Everyone has a role to play in this never ending story

Original post by Ruth Mortimer via Marketing Week

Brands from every sector are paying close attention to gamification – the latest way of giving content a life beyond its original form, says Ruth Mortimer.

Imagine a magical world in which your content never dies, its profit-making ability never comes to an end and no book, film or marketing content ever reaches a final conclusion. Instead, the characters and messages inside live on forever for your customers.

Pottermore, announced last week by Harry Potter author JK Rowling, is a good example of that fantastical world made real. It is a free-to-use digital content ’universe’ incorporating personalised storylines tailored to its users, games and merchandise, backed by Sony. It appears that seven books and eight films are not enough content for Rowling and the Harry Potter brand has more space to grow.

In the words of Rowling: “Pottermore is a way for the creativity to live on and a way for me to be creative on a platform that did not exist when I started writing the books.”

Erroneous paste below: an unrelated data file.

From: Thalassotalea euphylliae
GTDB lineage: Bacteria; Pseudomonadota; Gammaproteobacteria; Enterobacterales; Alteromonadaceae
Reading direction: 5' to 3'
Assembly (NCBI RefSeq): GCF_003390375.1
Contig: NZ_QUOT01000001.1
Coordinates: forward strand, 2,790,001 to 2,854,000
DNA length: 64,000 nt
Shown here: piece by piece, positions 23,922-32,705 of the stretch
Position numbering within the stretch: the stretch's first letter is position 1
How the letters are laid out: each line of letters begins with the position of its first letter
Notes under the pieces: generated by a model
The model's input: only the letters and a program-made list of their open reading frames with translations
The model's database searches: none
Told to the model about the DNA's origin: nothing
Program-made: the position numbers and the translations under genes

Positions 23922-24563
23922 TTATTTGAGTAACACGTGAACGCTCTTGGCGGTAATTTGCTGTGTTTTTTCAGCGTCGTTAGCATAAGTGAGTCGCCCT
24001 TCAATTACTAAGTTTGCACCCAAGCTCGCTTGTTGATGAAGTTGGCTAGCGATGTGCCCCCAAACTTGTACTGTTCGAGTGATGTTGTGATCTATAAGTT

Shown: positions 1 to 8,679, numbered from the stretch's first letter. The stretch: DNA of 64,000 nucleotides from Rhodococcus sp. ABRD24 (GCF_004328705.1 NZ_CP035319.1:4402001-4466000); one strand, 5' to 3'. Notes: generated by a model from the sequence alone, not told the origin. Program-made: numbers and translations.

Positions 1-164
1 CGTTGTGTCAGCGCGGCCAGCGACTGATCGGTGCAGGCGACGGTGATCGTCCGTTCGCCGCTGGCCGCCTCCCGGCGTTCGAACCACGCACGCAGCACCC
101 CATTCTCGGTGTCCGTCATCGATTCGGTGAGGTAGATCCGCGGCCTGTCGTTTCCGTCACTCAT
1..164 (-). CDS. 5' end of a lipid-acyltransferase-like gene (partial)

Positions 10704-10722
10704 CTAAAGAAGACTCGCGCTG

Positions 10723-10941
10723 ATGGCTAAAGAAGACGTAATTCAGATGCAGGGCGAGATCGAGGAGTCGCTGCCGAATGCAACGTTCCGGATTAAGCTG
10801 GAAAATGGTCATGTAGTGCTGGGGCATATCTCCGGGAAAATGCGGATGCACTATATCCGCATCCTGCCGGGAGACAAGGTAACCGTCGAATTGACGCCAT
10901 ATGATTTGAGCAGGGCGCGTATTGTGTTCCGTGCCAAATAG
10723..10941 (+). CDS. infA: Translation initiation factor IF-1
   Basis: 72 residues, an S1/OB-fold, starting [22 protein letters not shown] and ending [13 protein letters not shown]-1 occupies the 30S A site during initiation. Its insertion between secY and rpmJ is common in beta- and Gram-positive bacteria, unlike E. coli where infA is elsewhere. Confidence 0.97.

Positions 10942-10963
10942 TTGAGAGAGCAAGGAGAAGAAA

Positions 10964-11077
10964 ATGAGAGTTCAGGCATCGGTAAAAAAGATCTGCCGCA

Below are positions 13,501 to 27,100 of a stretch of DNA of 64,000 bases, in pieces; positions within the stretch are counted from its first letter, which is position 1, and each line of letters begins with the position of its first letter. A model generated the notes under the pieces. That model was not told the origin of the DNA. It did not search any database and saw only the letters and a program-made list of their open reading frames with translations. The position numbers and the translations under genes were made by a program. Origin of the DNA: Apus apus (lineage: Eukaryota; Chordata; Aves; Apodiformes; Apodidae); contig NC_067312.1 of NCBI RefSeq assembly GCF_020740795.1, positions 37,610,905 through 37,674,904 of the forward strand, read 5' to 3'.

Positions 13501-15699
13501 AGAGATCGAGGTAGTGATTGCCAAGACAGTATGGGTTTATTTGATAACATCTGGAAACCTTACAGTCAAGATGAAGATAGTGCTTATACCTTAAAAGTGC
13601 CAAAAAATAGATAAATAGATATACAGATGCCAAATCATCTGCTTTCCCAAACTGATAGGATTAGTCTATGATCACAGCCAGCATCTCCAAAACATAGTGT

While Rowling may be in it for the creativity, her business partners such as Sony clearly see the commercial benefits of never allowing a story to finish. And they aren’t the only ones using digital techniques to create never-ending content repositories. The ’gamification’ of books, films and even adverts means that brands from Disney to Kellogg are repurposing their intellectual property to have a life beyond its initial form.

To paraphrase influential game developer and entertainment producer Kevin Slavin, what’s different about games from conventional media is that whatever you watch passively is going to be less valuable to you tomorrow as you’ve seen it already. But a game like chess is way more interesting the tenth time you play it than the first.

“It’s a long way from Harry Potter or Pirates of the Caribbean. Most gamification isn’t about creating games, it’s about using the fun techniques of gaming to get things done”

Disney has been working on gamification of its content for some years. Gamification, if you aren’t familiar with the term, means bringing gaming techniques to other forms of content to give it new life. In Disney’s case, this means that consumers do not have to rely on the release of a new Pirates of the Caribbean film to interact with that story. There is a giant virtual world or massively multiplayer online role-playing game where people can take the character’s tales into new places.

The great thing about gamification is that it is not only being used to breathe new life into character-based content like Harry Potter or Pirates of the Caribbean. When we talk about content, it isn’t just entertainment that this trend has an impact on. It is just as or even more relevant for content such as marketing messages and customer data.

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